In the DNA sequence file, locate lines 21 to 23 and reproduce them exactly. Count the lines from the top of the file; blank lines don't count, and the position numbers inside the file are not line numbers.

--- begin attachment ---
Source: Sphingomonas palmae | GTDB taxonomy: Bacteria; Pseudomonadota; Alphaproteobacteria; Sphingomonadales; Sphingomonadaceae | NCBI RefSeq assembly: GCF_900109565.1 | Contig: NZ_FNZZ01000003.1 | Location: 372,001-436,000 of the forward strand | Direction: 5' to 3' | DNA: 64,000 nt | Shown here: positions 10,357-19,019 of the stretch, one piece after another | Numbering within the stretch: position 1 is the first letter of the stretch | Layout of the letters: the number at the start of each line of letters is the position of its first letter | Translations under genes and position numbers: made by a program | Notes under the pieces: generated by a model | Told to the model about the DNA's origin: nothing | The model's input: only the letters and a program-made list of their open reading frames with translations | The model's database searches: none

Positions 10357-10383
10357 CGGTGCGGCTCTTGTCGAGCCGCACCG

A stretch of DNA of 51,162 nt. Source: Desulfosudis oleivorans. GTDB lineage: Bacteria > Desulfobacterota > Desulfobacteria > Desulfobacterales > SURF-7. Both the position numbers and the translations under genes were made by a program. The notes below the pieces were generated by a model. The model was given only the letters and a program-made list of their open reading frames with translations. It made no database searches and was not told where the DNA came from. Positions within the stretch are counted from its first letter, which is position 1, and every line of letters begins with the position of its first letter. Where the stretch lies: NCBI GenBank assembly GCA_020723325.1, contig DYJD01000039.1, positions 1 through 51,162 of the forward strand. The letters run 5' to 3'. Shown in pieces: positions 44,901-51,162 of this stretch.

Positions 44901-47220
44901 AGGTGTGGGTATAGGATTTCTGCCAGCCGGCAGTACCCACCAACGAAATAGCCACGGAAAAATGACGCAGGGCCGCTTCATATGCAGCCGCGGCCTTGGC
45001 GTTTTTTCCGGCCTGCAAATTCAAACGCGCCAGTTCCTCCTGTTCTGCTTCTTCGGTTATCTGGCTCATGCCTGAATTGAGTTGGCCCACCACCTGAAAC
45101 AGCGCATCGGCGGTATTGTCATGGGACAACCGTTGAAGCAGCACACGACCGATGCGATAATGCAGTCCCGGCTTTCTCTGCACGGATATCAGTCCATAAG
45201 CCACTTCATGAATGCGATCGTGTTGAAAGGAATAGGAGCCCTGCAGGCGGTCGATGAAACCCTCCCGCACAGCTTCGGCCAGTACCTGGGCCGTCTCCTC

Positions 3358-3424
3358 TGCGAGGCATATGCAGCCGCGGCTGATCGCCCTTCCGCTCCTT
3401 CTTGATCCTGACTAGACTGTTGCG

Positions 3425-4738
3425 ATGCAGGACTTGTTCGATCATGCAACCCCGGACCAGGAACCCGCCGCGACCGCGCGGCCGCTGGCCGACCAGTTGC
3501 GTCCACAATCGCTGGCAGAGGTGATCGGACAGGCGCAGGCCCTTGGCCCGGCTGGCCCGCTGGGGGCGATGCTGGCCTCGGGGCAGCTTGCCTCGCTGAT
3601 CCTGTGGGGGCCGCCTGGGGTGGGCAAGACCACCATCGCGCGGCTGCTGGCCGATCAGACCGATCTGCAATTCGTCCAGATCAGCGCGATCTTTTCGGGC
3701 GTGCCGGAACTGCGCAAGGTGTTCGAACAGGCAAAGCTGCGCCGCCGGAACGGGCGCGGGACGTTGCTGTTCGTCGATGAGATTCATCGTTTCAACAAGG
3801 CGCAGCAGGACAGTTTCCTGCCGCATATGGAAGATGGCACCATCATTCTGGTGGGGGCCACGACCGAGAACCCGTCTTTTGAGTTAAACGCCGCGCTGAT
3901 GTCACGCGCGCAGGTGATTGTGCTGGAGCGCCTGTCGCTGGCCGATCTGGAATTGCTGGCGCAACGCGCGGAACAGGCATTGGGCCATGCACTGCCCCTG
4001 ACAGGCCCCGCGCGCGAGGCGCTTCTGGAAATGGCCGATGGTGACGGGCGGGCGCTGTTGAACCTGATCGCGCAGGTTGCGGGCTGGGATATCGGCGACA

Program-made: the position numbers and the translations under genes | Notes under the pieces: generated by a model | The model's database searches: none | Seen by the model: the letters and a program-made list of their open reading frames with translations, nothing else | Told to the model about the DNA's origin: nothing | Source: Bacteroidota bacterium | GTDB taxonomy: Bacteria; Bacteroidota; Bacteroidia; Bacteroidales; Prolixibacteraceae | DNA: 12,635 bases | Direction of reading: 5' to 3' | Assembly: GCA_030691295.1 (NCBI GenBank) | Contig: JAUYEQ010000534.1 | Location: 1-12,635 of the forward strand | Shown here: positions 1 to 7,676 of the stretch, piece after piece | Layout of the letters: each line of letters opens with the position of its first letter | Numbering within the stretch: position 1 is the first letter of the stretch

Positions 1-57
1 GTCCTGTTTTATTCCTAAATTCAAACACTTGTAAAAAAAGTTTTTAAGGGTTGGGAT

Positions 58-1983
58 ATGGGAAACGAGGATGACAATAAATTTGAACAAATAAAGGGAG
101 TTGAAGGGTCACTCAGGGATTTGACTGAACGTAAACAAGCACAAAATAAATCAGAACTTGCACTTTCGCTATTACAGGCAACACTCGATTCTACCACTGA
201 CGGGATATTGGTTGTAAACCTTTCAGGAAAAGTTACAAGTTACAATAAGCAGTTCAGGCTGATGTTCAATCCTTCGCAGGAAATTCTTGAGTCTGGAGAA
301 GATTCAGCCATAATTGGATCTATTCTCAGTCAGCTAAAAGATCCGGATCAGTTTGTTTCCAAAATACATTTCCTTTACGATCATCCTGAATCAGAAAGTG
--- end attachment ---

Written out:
Program-made: the position numbers and the translations under genes | Notes under the pieces: generated by a model | The model's database searches: none | Seen by the model: the letters and a program-made list of their open reading frames with translations, nothing else | Told to the model about the DNA's origin: nothing | Source: Bacteroidota bacterium | GTDB taxonomy: Bacteria; Bacteroidota; Bacteroidia; Bacteroidales; Prolixibacteraceae | DNA: 12,635 bases | Direction of reading: 5' to 3' | Assembly: GCA_030691295.1 (NCBI GenBank) | Contig: JAUYEQ010000534.1 | Location: 1-12,635 of the forward strand | Shown here: positions 1 to 7,676 of the stretch, piece after piece | Layout of the letters: each line of letters opens with the position of its first letter | Numbering within the stretch: position 1 is the first letter of the stretch

Positions 1-57
1 GTCCTGTTTTATTCCTAAATTCAAACACTTGTAAAAAAAGTTTTTAAGGGTTGGGAT